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The information contained on this site is for guidance only and is not intended for self diagnosis or self treatment. This will not replace professional medical advice or consultation. Always seek the professional advice of a qualified health care provider like your doctor or specialist before embarking on any treatment. If you have a problem please consult your doctor or specialist.
Pain usually indicates that there is a physical damage associated with inflammation and swelling. Very rarely pain may occur without any physical damage. The common causes for shoulder pain are impingement syndrome, rotator cuff tear, calcium deposit, arthritis, frozen shoulder or instability of shoulder joint or biceps tendon. Pain can also be referred from neck.
Why do I get ‘dead-
What is an impingement syndrome?
This is a condition when the tendons of the shoulder joint are ‘pinched’ in the tunnel formed by shoulder blade and the arch ligament. A detailed discussion is found in the impingement syndrome pages.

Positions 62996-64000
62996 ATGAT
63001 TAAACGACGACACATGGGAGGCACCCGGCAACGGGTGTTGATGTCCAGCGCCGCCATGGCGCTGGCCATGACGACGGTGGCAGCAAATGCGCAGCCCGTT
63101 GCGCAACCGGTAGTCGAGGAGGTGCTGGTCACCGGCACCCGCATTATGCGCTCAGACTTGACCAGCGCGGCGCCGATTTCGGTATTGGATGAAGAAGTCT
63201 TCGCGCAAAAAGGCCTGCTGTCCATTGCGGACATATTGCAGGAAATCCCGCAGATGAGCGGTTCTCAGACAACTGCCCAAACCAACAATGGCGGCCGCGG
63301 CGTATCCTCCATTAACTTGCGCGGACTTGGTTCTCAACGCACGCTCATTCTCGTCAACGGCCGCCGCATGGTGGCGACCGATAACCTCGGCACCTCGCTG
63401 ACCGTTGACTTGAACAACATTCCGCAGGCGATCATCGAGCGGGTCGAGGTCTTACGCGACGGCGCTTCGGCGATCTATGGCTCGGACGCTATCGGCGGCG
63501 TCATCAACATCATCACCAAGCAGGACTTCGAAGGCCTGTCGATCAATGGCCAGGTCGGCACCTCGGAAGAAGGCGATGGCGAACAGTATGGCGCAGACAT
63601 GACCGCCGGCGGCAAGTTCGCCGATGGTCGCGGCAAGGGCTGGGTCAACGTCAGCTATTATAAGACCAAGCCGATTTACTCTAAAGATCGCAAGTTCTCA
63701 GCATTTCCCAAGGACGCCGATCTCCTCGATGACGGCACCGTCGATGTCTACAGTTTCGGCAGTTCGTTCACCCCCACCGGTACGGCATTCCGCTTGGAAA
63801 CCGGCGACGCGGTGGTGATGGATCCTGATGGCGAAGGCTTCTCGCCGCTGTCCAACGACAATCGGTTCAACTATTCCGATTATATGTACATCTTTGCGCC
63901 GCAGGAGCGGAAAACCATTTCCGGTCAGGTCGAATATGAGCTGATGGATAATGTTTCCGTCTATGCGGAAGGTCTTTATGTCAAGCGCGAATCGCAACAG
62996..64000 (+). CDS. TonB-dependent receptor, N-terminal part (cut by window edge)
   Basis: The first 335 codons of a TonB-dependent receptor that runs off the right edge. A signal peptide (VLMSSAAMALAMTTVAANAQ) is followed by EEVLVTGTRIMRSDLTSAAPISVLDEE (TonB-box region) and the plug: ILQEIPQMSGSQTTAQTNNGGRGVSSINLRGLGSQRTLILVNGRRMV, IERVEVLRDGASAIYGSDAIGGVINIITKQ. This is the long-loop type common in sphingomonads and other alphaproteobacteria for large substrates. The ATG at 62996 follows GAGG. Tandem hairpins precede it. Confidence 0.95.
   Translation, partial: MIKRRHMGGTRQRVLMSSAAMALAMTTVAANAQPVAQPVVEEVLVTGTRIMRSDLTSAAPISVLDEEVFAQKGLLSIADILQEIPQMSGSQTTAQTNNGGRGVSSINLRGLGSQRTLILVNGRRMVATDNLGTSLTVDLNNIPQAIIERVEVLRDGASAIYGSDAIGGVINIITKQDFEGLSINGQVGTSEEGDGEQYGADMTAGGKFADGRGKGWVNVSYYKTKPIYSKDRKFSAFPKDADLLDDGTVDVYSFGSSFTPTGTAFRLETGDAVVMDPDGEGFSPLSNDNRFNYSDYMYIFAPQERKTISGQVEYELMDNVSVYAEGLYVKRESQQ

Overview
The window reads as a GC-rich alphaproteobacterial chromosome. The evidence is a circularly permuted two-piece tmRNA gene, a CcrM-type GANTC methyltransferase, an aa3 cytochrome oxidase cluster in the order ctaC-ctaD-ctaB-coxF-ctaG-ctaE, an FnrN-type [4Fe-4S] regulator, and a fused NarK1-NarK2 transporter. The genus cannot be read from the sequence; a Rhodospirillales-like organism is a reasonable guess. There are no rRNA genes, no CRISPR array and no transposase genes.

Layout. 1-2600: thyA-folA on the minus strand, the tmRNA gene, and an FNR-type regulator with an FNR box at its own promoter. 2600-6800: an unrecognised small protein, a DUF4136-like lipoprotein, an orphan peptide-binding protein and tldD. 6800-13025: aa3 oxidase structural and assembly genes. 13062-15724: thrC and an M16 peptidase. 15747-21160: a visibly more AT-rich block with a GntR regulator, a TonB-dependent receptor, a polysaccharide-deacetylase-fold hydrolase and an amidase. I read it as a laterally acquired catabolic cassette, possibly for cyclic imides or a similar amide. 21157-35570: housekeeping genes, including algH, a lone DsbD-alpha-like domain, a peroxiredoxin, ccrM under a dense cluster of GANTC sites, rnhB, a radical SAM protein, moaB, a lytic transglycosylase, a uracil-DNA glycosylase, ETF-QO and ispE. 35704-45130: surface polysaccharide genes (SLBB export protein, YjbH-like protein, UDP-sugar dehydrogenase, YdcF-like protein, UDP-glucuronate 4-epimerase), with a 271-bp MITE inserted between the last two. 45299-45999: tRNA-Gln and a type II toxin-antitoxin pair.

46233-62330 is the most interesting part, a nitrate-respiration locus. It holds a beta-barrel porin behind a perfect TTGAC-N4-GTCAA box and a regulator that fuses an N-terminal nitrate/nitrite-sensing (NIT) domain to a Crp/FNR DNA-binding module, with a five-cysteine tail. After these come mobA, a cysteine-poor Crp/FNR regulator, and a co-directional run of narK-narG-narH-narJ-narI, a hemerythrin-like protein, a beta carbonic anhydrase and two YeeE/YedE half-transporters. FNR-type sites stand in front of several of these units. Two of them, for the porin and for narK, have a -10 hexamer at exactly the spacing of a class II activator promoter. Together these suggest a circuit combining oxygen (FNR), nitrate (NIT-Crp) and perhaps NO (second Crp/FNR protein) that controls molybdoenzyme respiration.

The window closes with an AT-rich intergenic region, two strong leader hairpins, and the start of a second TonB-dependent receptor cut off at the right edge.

What is a calcium deposit?
This is a condition when calcium accumulates within the substance of the tendon. When it starts to leak out it can be exquisitely painful. Sometimes the pain is very severe and some women who have suffered with this condition have felt that it is worse than giving child birth.More information is available in other conditions pages.
What is a frozen shoulder?
It is condition when the lining membrane of the shoulder forms inappropriately excessive scar tissue and painfully limits the range of the movement of the shoulder. Read about frozen shoulder here.
What is a rotator cuff?
These are group of tendons around the shoulder. It is ‘rotator’
because it either initiates or generates rotation couple forces
around the shoulder which results in movement. It is ‘cuff’ because
like the cuff of a shirt it is not complete and there is a gap in the
lower end of the joint where there is no tendon. The muscles from the shoulder blade seamlessly turn into tendons which in turn attaches to
the bone of the arm at the joint level.